6. This will guarantee that you are kept safe while on your adventure.
  7. Peter Adams Photography Ltd / Alamy Stock Photo of the Mont Saint Michel in Normandy, France During your visit, it’s vital to remember that the Mont Saint-Michel isn’t just a tourist attraction; it’s a real community with 44 residents, including the monks and nuns who live in the Abbey.
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Be respectful of their house and refrain from photographing the people, particularly during religious events.

A significant number of steps must be ascended as well, particularly when ascending to the Abbey grounds.

Photograph of a nun near the Mont Saint Michel by David Bagnall / Alamy Stock Photo Breakfast delicacies such as omelets and crepes are popular at the Mont Saint-Michel.

In operation since 1888, La Mère Poulard is widely regarded as the greatest omelette in the world, thanks to its famously fluffy omelettes that are renowned across the world.

Visitor favorite Crêperie La Cloche is a great place to have crepes.

The option of bringing a picnic lunch is ideal.

Make a point of visiting the Terrasse de l’Ouest, which gives a breathtaking view of the Bay of Naples.

But there are several sights and activities to see and do in the area, including museums and churches in addition to the beautiful Abbey situated atop the hill.

Watch out for the parish church of Saint-Pierre, which is flanked by a cemetery (where Anne Boutiaut, La Mère Poulard herself, is buried) and which has a silver statue dedicated to Saint-Michel on the Grande Rue on the route up to the Abbaye.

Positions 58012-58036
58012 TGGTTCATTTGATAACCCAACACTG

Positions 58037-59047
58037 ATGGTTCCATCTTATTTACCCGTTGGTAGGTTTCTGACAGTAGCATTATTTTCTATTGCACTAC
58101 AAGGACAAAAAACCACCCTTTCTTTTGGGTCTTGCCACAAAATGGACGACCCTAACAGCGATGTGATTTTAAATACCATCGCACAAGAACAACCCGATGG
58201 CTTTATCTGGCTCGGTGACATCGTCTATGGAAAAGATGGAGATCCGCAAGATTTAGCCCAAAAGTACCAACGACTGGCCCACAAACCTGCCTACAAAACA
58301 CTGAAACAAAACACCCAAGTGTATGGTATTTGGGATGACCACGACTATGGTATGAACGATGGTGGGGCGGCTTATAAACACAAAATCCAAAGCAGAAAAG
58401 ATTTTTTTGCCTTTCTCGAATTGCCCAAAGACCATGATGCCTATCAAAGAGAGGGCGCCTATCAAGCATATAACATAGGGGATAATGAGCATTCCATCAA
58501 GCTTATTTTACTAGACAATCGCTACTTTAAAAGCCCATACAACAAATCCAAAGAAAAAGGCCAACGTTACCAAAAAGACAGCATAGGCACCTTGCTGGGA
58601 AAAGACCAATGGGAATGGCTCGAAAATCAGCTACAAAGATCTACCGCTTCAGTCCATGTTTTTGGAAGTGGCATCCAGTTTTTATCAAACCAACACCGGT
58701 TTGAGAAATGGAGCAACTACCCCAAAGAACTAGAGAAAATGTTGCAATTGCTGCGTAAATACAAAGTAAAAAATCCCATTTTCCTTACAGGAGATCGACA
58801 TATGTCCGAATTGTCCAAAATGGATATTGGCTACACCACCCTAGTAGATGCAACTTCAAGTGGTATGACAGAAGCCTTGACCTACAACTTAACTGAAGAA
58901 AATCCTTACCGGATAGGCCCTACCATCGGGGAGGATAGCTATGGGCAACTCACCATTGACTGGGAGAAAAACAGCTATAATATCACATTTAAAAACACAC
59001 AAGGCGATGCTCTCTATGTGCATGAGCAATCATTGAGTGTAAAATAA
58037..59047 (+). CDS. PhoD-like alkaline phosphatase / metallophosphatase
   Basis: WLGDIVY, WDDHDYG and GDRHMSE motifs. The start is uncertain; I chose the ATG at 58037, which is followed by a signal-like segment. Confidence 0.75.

Photo by MARKA / Alamy shows the Abbey of Mont Saint Michel.

Mère Poulard is also known for her buttery cookies, which are a wonderful (and delectable) keepsake from her travels. Despite the fact that they are available for purchase throughout the hamlet, they can be purchased for a fraction of the price at practically any grocery shop around France.

Unforgettable hikes

The Baie de Mont-Saint-Michel puts up a spectacle that is always changing, but always exquisite. With its significant tidal changes, it is recommended that visitors only go out across it with an expert guide, such as from one of the Maisons de la Baie, or tourist centers, which specialize in the bay’s history and ecology. One of the themed trips includes a visit to the Banc des Hermelles, an incredible reef constructed entirely by sea worms! Here, on the boundary between Brittany and Normandy, the greatGR34hiking path that travels completely around the coast of Brittany begins, passing first in front of the church of Saint-Anne alongside Cherrueix, a location well-known for its sand-yachting.